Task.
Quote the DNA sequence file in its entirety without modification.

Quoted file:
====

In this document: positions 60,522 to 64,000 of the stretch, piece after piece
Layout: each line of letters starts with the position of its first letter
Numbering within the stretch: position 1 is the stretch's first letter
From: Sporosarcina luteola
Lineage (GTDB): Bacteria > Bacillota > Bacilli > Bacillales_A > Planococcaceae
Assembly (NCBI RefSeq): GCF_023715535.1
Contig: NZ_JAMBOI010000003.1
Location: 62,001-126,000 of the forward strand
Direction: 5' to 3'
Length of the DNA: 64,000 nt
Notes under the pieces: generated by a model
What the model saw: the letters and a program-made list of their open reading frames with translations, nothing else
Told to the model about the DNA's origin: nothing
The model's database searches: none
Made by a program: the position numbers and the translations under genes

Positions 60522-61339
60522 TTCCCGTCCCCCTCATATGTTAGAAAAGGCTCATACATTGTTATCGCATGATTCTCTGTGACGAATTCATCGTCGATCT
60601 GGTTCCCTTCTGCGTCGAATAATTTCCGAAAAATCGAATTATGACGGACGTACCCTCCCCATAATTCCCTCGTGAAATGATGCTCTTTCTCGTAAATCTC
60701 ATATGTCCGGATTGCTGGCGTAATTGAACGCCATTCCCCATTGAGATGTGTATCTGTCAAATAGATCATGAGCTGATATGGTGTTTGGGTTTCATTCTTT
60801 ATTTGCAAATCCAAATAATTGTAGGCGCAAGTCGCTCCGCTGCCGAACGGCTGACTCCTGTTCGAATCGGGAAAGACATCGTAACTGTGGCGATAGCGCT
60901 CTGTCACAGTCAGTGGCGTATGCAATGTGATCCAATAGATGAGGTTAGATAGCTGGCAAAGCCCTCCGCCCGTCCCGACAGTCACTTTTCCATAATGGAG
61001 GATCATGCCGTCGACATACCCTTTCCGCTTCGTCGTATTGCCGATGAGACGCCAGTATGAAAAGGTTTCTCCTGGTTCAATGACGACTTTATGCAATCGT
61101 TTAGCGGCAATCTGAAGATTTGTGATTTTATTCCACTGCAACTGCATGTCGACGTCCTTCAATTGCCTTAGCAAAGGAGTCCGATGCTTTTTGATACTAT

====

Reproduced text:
In this document: positions 60,522 to 64,000 of the stretch, piece after piece
Layout: each line of letters starts with the position of its first letter
Numbering within the stretch: position 1 is the stretch's first letter
From: Sporosarcina luteola
Lineage (GTDB): Bacteria > Bacillota > Bacilli > Bacillales_A > Planococcaceae
Assembly (NCBI RefSeq): GCF_023715535.1
Contig: NZ_JAMBOI010000003.1
Location: 62,001-126,000 of the forward strand
Direction: 5' to 3'
Length of the DNA: 64,000 nt
Notes under the pieces: generated by a model
What the model saw: the letters and a program-made list of their open reading frames with translations, nothing else
Told to the model about the DNA's origin: nothing
The model's database searches: none
Made by a program: the position numbers and the translations under genes

Positions 60522-61339
60522 TTCCCGTCCCCCTCATATGTTAGAAAAGGCTCATACATTGTTATCGCATGATTCTCTGTGACGAATTCATCGTCGATCT
60601 GGTTCCCTTCTGCGTCGAATAATTTCCGAAAAATCGAATTATGACGGACGTACCCTCCCCATAATTCCCTCGTGAAATGATGCTCTTTCTCGTAAATCTC
60701 ATATGTCCGGATTGCTGGCGTAATTGAACGCCATTCCCCATTGAGATGTGTATCTGTCAAATAGATCATGAGCTGATATGGTGTTTGGGTTTCATTCTTT
60801 ATTTGCAAATCCAAATAATTGTAGGCGCAAGTCGCTCCGCTGCCGAACGGCTGACTCCTGTTCGAATCGGGAAAGACATCGTAACTGTGGCGATAGCGCT
60901 CTGTCACAGTCAGTGGCGTATGCAATGTGATCCAATAGATGAGGTTAGATAGCTGGCAAAGCCCTCCGCCCGTCCCGACAGTCACTTTTCCATAATGGAG
61001 GATCATGCCGTCGACATACCCTTTCCGCTTCGTCGTATTGCCGATGAGACGCCAGTATGAAAAGGTTTCTCCTGGTTCAATGACGACTTTATGCAATCGT
61101 TTAGCGGCAATCTGAAGATTTGTGATTTTATTCCACTGCAACTGCATGTCGACGTCCTTCAATTGCCTTAGCAAAGGAGTCCGATGCTTTTTGATACTAT